15 Jun 2011
And in his presentation he said something that really struck a chord.
“Marketing is every phone call, every text, every conversation you have. It’s more powerful and more important than any company website or corporate brochure or ad campaign. The people answering your phones or your emails – if it’s not you – are your strongest marketers and engagers. And, unfortunately, they’re often the ones we pay the least and appreciate the least.”
Now, if you’re a freelancer (like me) chances are you answer your own phone. (And pay your own bills. And buy your own milk and teabags.) But if you’re running a company, even a small company, are you certain everyone who works for you is representing your brand the way you’d like them too?
Take my recent experience with Virgin Active. I was walking back to the office from a breakfast meeting and on the spur of the moment I decided to check out my local Virgin Active gym. I’m already a member of another chain of gyms near where I live. But Virgin is closer to the office and would be handy for the odd lunchtime run. So I bounced up to the desk and had this conversation:
Me: Hey there, do you have a leaflet about the club and the facilities?
VA: No, we don’t have a leaflet
Me: Oh, ok can you just give me some information about the prices please?
VA: No, they vary each month. Someone can come and talk to you. You’ll have to wait about 15 minutes.
Me: I haven’t got time to wait I’m afraid. Can I just take a quick look round?
VA: No you can’t. Can you ring later?
At which point he scribbled a phone number on a Post-It note and handed it to me. Hmmmm. More pain, less pleasure as they (don’t) say in the Virgin Active ads.
I get that they may not have a brochure. So why not direct me to the website? And if you don’t want to give the prices out, why not say something like ‘we have special deals all the time. So to make sure you get the best rate I’ll get the sales manager to call you and she can run through them with you.’ Or why not give me the sales manager’s business card? Or, better still, take my card and say that the sales manager will call me? But nope. None of these happened. And I got three no’s instead.
So anyway, I get back to the office and I call the sales manager and leave a message. And an hour or so later she calls me back and was very nice. I shared the above experience with her and she was very apologetic and said ‘it’s frustrating when we work so hard in the sales office and it all comes undone at reception.’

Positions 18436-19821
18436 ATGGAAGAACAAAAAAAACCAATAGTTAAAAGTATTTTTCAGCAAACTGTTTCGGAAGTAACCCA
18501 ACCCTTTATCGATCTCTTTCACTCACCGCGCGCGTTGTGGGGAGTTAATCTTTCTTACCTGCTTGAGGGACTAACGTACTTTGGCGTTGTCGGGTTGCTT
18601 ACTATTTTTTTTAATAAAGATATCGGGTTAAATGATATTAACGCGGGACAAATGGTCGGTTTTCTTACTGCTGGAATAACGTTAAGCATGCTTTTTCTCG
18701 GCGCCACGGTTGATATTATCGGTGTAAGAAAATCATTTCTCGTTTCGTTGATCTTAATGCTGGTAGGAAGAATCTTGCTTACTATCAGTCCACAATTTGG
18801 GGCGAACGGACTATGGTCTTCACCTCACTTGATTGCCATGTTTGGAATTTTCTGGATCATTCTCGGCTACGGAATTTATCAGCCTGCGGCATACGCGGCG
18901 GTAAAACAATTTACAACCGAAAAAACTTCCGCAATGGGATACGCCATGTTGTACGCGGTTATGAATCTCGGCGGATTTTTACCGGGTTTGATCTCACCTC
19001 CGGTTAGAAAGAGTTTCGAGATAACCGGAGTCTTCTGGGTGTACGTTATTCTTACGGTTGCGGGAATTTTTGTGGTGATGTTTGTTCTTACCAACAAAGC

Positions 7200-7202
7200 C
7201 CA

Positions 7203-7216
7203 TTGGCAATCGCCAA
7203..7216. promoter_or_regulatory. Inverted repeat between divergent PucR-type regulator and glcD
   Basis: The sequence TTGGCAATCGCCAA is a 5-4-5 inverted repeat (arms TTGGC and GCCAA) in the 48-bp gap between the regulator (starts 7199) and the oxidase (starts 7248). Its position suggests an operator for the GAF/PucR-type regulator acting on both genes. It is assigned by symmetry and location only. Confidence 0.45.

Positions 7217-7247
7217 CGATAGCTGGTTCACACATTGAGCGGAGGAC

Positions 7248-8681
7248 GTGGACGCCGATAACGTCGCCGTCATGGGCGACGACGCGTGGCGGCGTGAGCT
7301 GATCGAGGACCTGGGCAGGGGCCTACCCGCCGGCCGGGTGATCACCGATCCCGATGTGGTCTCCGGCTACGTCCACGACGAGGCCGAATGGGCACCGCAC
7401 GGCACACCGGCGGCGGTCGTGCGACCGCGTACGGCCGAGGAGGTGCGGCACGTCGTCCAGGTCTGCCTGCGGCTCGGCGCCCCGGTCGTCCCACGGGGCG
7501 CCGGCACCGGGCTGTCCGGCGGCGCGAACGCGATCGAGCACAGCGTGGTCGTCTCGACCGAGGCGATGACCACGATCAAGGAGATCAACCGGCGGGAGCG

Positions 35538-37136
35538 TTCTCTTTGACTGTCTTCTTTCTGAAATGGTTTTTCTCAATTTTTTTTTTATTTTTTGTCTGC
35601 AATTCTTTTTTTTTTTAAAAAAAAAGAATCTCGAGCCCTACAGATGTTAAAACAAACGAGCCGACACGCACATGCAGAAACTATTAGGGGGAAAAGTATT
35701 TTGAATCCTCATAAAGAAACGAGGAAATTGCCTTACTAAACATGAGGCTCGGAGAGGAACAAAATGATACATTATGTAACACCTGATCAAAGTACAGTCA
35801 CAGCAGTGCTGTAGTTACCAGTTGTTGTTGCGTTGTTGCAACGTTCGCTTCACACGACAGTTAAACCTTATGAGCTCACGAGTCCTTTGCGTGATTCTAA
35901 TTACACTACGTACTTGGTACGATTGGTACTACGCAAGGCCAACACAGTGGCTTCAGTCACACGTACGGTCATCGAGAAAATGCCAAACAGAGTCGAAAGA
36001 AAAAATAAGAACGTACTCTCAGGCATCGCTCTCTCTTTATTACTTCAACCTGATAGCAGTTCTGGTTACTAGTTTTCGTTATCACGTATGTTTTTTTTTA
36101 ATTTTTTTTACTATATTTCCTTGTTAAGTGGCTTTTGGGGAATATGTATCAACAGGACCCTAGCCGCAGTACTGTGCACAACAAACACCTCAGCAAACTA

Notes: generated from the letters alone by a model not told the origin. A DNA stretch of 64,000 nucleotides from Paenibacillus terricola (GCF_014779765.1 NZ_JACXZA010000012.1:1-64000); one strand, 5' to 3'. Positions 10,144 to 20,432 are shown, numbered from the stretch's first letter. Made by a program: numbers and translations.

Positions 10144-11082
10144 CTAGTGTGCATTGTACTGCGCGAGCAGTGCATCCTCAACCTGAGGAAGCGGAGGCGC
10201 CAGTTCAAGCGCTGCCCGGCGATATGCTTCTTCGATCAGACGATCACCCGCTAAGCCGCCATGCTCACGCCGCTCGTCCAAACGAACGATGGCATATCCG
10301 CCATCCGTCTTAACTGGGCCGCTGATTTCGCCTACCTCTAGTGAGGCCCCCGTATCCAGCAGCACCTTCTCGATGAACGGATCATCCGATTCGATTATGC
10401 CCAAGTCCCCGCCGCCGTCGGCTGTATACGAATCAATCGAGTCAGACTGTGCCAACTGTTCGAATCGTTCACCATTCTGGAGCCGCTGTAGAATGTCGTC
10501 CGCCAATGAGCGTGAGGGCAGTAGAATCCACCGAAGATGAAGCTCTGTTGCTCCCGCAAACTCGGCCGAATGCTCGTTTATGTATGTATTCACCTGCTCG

That’s really the crux isn’t it? And it’s something Scott Stratten talks about a lot. It doesn’t matter how good your advertising is or how super cool your website is or how funny your viral is or how hard you’re grafting in the marketing department – if your customers or potential customers have a crap experience when they interact with your brand at the coal face, then in their mind your brand is crap. It’s a simple as that.
On Saturday I was shopping in Kingston and dropped into one of the more upmarket retailers on the high street. Cool advertising. Check. Slick website. Check. Nice clothes. Check. Sales assistants who are total bitches. Check. Three of them. All standing around chatting and laughing. They didn’t acknowledge me. Didn’t say hello. Didn’t say anything. I even had to say ‘excuse me’ to two of them who were blocking my route to a rail of dresses I wanted to look at. And still nothing. Seriously, I felt like Julia Roberts in Pretty Woman. Did they get my money that day? Nope. I spent it elsewhere. And yet that company’s marketing bods are probably cooking up their next marketing campaign as we speak. But I don’t care how enticing their ads are, they’ll never get my business again. Like, ev-ah. (Not unless they have a 95% off sale anyway.)
So what’s to be done? What would happen if companies halved their advertising spend and doubled their training budget? Oooh that’s an idea. And how about calling anyone in a customer-facing position a marketing manager or a marketing officer? Because, really, that’s what they are.
In tough economic times when people are spending their cash more carefully, where are they going to go? To the company that has awful staff but are ‘really good’ with social media? Or to the business that’s friendly, approachable and consistently helpful? I know where I’m going. Where are your customers going?